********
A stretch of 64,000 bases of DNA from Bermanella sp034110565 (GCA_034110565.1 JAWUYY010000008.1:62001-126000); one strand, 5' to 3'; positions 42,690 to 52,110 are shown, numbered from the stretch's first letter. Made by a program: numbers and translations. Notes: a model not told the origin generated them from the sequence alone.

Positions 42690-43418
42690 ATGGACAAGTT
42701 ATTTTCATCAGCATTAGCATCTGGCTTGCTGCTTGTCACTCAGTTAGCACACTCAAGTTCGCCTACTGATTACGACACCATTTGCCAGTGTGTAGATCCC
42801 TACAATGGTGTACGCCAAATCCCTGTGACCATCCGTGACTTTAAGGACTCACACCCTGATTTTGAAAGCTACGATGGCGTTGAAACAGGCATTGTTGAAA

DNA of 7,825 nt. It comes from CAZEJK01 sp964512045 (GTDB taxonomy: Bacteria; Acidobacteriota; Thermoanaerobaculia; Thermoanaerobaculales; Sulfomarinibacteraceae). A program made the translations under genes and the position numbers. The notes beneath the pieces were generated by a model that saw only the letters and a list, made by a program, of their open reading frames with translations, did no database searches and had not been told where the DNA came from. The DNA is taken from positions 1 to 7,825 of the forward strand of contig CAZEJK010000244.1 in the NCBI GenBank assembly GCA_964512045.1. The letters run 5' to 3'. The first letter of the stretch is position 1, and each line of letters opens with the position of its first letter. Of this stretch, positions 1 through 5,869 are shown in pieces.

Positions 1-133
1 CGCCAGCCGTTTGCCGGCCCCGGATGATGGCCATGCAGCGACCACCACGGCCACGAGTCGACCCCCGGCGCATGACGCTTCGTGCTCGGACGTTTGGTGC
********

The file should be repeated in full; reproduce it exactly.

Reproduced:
A stretch of 64,000 bases of DNA from Bermanella sp034110565 (GCA_034110565.1 JAWUYY010000008.1:62001-126000); one strand, 5' to 3'; positions 42,690 to 52,110 are shown, numbered from the stretch's first letter. Made by a program: numbers and translations. Notes: a model not told the origin generated them from the sequence alone.

Positions 42690-43418
42690 ATGGACAAGTT
42701 ATTTTCATCAGCATTAGCATCTGGCTTGCTGCTTGTCACTCAGTTAGCACACTCAAGTTCGCCTACTGATTACGACACCATTTGCCAGTGTGTAGATCCC
42801 TACAATGGTGTACGCCAAATCCCTGTGACCATCCGTGACTTTAAGGACTCACACCCTGATTTTGAAAGCTACGATGGCGTTGAAACAGGCATTGTTGAAA

DNA of 7,825 nt. It comes from CAZEJK01 sp964512045 (GTDB taxonomy: Bacteria; Acidobacteriota; Thermoanaerobaculia; Thermoanaerobaculales; Sulfomarinibacteraceae). A program made the translations under genes and the position numbers. The notes beneath the pieces were generated by a model that saw only the letters and a list, made by a program, of their open reading frames with translations, did no database searches and had not been told where the DNA came from. The DNA is taken from positions 1 to 7,825 of the forward strand of contig CAZEJK010000244.1 in the NCBI GenBank assembly GCA_964512045.1. The letters run 5' to 3'. The first letter of the stretch is position 1, and each line of letters opens with the position of its first letter. Of this stretch, positions 1 through 5,869 are shown in pieces.

Positions 1-133
1 CGCCAGCCGTTTGCCGGCCCCGGATGATGGCCATGCAGCGACCACCACGGCCACGAGTCGACCCCCGGCGCATGACGCTTCGTGCTCGGACGTTTGGTGC